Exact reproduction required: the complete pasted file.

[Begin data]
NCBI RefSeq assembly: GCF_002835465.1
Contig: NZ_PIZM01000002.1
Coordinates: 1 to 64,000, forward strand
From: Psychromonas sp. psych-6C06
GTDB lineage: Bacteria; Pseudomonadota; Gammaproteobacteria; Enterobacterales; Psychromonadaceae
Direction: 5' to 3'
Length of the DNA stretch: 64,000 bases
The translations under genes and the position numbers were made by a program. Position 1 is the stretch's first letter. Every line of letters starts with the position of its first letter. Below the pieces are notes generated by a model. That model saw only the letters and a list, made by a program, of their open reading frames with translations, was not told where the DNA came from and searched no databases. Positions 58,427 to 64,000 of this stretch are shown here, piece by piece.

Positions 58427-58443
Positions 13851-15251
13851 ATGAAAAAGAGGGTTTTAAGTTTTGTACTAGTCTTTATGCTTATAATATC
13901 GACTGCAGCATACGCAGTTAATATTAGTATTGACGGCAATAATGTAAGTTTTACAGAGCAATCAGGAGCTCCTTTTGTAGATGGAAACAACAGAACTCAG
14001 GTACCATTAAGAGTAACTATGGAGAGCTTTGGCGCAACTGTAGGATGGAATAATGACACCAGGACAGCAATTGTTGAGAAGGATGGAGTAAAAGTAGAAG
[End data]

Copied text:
NCBI RefSeq assembly: GCF_002835465.1
Contig: NZ_PIZM01000002.1
Coordinates: 1 to 64,000, forward strand
From: Psychromonas sp. psych-6C06
GTDB lineage: Bacteria; Pseudomonadota; Gammaproteobacteria; Enterobacterales; Psychromonadaceae
Direction: 5' to 3'
Length of the DNA stretch: 64,000 bases
The translations under genes and the position numbers were made by a program. Position 1 is the stretch's first letter. Every line of letters starts with the position of its first letter. Below the pieces are notes generated by a model. That model saw only the letters and a list, made by a program, of their open reading frames with translations, was not told where the DNA came from and searched no databases. Positions 58,427 to 64,000 of this stretch are shown here, piece by piece.

Positions 58427-58443
Positions 13851-15251
13851 ATGAAAAAGAGGGTTTTAAGTTTTGTACTAGTCTTTATGCTTATAATATC
13901 GACTGCAGCATACGCAGTTAATATTAGTATTGACGGCAATAATGTAAGTTTTACAGAGCAATCAGGAGCTCCTTTTGTAGATGGAAACAACAGAACTCAG
14001 GTACCATTAAGAGTAACTATGGAGAGCTTTGGCGCAACTGTAGGATGGAATAATGACACCAGGACAGCAATTGTTGAGAAGGATGGAGTAAAAGTAGAAG